The federal court system consists of three levels of courts. The U.S. District Courts are the trail-level courts and are the lowest courts in the federal system. There are 94 district courts throughout the U.S. and each state has at least one district court. Cases at the district court level consist of one judge that tries the case and, in most cases, a jury that decides the case. District court decisions are not binding on other federal courts, even the federal district courts in the same geographical jurisdiction.

Next, the U.S. Courts of Appeals (or “circuit courts”) are the intermediate-level appellate courts and are a level above the district courts. In other words, federal district courts are bound to the decisions of the federal circuit courts. The circuit courts are organized into 12 regional circuits and a Federal Circuit that resolves certain legal disputes such as international trade issues, administrative agency decisions, and claims against the federal government.

Each of the 12 regional circuits contain a number of district courts within its jurisdiction. For instance, the jurisdictional boundary of U.S. Court of Appeals for the Fifth Circuit includes the federal district courts located in the states of Louisiana, Mississippi, and Texas. Hence, Fifth Circuit legal decisions are binding on each of the federal district courts located within these states. Circuit courts are technically not bound to its own legal decisions, but each circuit generally adopts its prior decisions as “law of the circuit”, meaning these earlier decisions are recognized as binding precedent for that circuit court.

Federal circuit court decisions are not binding precedent on any other federal circuit or district court outside of its jurisdiction. Accordingly, this sometimes leads to contradictory decisions among the different circuit courts on the same legal issue. Further, federal circuit court decisions are not binding on the state courts that are geographically located within the boundaries of the circuit’s jurisdiction. For example, a Mississippi state court judge is not required to follow decisions of the Fifth Circuit.

Finally, the U.S. Supreme Court is the highest court within the federal court system. The U.S. Supreme Court may, at its discretion, hear appeals from the federal Court of Appeals and appeals from a state’s highest court when the legal dispute involves a federal law. Because the U.S. Supreme Court is the highest-level court in the federal court system, it has national jurisdiction. In other words, all federal circuit and district courts are bound to its decisions. Additionally, Supreme Court rulings are binding precedent on state courts when a case involves a federal law issue. For example, a U.S. Supreme Court decision involving a free speech issue under the First Amendment of the U.S. Constitution, which is federal law, is binding on state courts.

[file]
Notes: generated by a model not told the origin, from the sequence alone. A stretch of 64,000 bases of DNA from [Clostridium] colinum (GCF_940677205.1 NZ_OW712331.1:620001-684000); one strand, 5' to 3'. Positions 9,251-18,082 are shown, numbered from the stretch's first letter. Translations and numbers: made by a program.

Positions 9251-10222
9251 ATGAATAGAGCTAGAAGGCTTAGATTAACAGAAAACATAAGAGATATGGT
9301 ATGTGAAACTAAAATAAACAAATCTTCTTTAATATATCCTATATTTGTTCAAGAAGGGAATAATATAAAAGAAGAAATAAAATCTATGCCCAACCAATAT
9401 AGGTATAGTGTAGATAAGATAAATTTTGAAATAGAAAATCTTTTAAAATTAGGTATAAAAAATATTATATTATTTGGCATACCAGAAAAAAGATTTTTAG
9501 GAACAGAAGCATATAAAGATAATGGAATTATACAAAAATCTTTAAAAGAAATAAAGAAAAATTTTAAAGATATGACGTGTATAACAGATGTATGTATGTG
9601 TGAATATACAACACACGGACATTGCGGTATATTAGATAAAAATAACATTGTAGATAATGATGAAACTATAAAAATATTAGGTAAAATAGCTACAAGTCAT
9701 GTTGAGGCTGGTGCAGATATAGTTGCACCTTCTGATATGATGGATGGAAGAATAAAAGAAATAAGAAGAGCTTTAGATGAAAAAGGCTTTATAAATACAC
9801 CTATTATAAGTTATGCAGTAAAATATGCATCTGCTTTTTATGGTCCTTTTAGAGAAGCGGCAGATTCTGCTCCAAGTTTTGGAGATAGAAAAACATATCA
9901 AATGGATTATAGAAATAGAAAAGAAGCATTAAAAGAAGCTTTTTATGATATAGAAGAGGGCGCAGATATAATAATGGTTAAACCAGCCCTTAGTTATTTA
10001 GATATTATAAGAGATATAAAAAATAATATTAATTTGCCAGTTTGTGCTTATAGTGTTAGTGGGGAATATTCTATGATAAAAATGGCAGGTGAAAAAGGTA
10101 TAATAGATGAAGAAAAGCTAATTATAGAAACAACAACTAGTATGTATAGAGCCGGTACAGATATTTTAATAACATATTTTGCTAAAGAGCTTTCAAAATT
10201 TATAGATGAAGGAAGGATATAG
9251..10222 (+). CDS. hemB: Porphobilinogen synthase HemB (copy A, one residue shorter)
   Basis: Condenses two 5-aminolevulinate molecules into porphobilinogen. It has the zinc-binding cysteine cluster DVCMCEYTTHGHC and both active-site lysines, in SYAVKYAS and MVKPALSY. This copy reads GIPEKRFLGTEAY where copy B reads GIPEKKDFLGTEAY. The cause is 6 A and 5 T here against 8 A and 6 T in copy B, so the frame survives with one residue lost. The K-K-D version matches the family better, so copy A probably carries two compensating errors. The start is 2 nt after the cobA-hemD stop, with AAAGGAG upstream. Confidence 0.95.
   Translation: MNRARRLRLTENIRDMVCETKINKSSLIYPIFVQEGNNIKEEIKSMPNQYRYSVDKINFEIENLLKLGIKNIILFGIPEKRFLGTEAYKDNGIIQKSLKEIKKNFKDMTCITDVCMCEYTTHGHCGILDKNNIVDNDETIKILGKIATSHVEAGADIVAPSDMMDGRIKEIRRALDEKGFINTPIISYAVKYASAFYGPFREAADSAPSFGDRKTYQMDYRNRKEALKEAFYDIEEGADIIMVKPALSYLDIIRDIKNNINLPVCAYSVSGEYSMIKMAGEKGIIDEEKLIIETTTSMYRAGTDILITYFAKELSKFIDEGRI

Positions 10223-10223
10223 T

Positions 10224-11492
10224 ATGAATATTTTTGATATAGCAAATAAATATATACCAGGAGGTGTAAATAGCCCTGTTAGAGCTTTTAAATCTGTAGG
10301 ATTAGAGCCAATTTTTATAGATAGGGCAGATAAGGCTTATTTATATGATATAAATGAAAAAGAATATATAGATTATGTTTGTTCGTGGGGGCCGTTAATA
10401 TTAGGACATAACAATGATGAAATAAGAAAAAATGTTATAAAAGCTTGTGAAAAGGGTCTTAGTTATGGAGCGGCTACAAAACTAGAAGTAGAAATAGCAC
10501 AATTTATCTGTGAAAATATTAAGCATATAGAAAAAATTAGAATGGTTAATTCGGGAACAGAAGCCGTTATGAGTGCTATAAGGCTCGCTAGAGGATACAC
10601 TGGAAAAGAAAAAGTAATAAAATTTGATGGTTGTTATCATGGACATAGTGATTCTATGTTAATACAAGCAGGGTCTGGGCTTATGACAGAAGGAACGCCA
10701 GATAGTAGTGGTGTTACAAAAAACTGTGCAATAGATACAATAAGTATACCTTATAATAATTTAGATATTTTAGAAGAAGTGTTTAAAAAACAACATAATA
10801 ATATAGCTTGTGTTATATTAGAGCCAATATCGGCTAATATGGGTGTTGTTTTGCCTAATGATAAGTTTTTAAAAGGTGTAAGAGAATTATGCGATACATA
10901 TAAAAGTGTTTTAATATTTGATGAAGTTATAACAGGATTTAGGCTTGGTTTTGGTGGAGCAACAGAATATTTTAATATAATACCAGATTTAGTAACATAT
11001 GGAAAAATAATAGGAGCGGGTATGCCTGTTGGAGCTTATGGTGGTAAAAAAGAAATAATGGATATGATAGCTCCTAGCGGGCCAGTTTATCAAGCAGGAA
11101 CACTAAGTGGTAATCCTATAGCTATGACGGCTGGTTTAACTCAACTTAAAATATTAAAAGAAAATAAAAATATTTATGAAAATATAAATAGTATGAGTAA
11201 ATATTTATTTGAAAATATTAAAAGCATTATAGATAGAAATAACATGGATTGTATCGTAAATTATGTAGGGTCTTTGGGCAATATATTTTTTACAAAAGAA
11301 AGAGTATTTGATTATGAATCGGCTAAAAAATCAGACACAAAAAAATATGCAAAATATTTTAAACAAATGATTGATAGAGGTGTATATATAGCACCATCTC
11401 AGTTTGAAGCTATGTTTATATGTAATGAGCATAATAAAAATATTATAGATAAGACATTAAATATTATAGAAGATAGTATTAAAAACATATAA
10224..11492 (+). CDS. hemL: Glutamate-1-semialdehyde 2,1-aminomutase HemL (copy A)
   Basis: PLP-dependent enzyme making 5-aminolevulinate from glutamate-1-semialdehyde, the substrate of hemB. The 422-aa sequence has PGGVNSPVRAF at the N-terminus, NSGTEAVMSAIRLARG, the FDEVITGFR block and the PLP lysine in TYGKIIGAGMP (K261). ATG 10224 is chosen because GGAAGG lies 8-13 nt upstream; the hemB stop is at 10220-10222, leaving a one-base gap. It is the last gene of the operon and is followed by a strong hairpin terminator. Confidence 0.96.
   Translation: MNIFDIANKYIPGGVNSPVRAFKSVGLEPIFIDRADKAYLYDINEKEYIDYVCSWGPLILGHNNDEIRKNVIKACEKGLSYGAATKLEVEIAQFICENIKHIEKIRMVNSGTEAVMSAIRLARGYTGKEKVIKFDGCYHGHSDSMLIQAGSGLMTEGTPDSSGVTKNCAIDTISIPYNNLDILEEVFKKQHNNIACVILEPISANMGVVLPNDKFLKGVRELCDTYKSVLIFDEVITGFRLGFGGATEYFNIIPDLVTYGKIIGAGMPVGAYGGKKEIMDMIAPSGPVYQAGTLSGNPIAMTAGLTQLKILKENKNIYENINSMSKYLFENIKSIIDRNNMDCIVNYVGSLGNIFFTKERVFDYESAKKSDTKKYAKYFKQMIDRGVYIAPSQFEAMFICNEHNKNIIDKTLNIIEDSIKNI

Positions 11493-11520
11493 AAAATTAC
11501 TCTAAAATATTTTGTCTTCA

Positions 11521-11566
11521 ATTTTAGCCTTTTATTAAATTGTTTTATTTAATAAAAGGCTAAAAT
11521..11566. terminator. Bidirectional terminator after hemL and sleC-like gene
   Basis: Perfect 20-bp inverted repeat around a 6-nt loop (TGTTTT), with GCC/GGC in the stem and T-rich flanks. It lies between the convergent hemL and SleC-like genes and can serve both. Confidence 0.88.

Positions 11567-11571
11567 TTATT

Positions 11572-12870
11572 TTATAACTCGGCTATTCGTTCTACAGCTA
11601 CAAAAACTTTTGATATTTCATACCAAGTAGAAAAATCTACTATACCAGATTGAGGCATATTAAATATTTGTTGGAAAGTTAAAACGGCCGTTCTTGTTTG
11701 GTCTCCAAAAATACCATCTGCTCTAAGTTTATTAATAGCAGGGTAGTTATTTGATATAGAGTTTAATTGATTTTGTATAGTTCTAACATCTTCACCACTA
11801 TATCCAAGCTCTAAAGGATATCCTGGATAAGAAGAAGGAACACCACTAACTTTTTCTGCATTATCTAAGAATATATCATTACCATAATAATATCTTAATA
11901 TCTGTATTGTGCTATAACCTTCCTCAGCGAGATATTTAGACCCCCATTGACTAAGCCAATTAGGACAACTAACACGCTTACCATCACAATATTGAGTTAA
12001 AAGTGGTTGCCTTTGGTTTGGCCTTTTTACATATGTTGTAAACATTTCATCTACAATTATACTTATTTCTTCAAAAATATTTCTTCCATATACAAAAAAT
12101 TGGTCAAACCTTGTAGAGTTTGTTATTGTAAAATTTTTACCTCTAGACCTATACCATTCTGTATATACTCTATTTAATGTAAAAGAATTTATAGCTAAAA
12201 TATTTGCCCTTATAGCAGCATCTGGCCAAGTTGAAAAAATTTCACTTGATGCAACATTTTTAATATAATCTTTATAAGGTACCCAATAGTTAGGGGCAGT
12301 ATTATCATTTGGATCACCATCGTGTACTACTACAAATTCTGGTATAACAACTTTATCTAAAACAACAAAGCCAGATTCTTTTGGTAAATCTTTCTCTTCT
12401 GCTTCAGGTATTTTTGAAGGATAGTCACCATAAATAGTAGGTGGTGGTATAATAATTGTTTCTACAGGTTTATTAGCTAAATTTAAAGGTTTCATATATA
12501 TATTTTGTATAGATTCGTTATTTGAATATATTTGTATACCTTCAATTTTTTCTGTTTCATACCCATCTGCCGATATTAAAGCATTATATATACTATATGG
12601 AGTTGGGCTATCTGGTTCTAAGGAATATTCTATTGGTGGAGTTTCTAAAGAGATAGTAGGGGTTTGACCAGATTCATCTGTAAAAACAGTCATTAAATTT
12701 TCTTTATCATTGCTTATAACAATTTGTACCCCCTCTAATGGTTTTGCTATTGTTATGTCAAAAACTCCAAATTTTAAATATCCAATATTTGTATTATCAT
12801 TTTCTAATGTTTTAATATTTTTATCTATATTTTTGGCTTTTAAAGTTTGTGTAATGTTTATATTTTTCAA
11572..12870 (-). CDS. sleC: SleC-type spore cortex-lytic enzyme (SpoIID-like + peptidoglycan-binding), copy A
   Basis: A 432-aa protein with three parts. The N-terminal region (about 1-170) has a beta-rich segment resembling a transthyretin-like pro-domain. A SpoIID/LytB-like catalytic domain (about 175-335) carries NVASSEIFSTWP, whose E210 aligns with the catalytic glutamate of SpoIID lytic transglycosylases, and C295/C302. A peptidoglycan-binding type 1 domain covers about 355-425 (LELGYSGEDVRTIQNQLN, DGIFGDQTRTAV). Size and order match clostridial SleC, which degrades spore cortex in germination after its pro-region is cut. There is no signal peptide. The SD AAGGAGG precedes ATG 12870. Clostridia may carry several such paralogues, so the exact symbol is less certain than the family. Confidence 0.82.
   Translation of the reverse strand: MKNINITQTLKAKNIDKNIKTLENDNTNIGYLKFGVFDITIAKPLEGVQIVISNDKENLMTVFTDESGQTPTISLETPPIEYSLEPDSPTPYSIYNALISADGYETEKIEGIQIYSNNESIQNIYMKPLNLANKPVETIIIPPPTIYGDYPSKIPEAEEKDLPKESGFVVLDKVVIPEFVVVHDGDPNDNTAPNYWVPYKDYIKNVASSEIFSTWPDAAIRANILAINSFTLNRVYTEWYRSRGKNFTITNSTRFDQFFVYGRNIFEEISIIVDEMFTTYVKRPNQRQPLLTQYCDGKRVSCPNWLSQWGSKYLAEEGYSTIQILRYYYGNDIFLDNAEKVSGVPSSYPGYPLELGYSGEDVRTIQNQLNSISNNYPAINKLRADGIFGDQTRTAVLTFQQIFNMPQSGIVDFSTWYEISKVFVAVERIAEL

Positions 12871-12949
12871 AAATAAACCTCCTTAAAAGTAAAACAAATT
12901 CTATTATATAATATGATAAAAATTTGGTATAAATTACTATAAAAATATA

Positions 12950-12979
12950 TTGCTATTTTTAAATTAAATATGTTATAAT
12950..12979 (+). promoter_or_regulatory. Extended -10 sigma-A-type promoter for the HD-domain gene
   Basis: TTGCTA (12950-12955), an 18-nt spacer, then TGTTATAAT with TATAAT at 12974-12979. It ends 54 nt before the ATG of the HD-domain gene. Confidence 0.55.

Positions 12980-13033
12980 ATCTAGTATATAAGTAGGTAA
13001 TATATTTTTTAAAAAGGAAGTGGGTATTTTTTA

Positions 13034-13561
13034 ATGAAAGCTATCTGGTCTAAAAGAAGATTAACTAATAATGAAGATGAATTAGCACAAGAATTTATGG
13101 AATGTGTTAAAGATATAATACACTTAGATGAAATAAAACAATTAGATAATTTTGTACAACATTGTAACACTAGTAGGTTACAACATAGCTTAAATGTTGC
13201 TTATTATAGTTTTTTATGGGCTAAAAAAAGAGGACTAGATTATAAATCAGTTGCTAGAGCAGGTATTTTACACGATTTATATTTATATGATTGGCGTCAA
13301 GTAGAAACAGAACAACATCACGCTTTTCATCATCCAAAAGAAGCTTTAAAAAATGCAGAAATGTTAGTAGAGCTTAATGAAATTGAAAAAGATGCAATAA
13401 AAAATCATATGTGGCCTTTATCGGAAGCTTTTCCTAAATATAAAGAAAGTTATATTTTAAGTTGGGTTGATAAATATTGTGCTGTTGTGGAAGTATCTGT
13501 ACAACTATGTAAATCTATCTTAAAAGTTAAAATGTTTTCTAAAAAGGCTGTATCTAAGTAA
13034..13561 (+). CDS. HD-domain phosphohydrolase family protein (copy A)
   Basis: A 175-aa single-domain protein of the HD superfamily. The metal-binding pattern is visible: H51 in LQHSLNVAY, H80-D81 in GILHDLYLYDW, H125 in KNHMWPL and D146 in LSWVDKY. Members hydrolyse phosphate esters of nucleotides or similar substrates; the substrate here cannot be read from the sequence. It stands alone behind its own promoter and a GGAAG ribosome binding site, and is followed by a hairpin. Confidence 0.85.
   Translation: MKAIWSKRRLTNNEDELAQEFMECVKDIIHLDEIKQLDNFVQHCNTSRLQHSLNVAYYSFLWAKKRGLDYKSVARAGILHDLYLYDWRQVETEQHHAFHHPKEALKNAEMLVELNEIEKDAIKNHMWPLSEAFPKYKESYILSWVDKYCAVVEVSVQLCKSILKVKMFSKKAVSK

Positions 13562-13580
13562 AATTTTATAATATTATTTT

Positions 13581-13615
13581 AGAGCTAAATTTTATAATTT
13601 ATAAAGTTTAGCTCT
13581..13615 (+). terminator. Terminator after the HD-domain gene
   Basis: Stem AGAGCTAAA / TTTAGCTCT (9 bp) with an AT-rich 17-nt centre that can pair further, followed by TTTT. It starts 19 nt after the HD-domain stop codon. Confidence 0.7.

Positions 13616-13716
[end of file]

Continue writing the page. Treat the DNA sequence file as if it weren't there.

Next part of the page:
State Courts

Most state court systems are structured like the federal court system in that they have three levels of courts: trail court, intermediate appellate court, and a final appellate court. There are some states, however, that have only two levels of courts. States vary in the names they give to their courts, but the courts function similarly as the federal system. For instance, the state’s highest-level court (named the “Supreme Court” in some states) binds all lower courts, and the intermediate appellate courts bind all trial courts. Importantly, however, state courts bind only the courts within the geographical boundaries of their state. Therefore, a decision by the Indiana Supreme Court would only bind courts within Indiana, not state courts in another state.

There are some instances, however, where state law issues are litigated in federal courts. When this occurs, interpretations of the state law by the state’s highest court are considered binding precedent on the federal court interpreting the state law. For example, if a plaintiff files a lawsuit in federal court that involves a federal law issue and a Montana state law issue, the federal judge is bound to the Montana Supreme Court’s interpretations of the state law when making a ruling on the case.


Because of the duel sovereignty structure of the U.S. legal system, the federal government and each state government has their own court system. Each court system operates under the common law system, which is based on precedents. Generally, courts are only required to follow binding precedent and can disregard persuasive precedent. Prior court decisions are binding on a court if it was decided by a higher-level court within the same jurisdiction. Under the federal court system—and most state court systems—legal decisions of the final appellate court (U.S. Supreme Court) are binding on the trial courts (U.S. District Courts) and the intermediate appellate courts (U.S. Circuit Court of Appeals). Decisions of the intermediate appellate courts are only binding on the lower-level trial courts within its jurisdiction, and trail court decisions are not being on any other court, even on courts located within the same jurisdiction. With the exception of the U.S. Supreme Court, federal court decisions are never binding on state courts. Legal decisions of a state’s highest-level court are only binding on lower state courts located within its geographical boundaries, and in certain instances, on federal courts when presiding over a case that involves a state law issue.


To read the other articles in the NALC’s “Procedure” series, click here.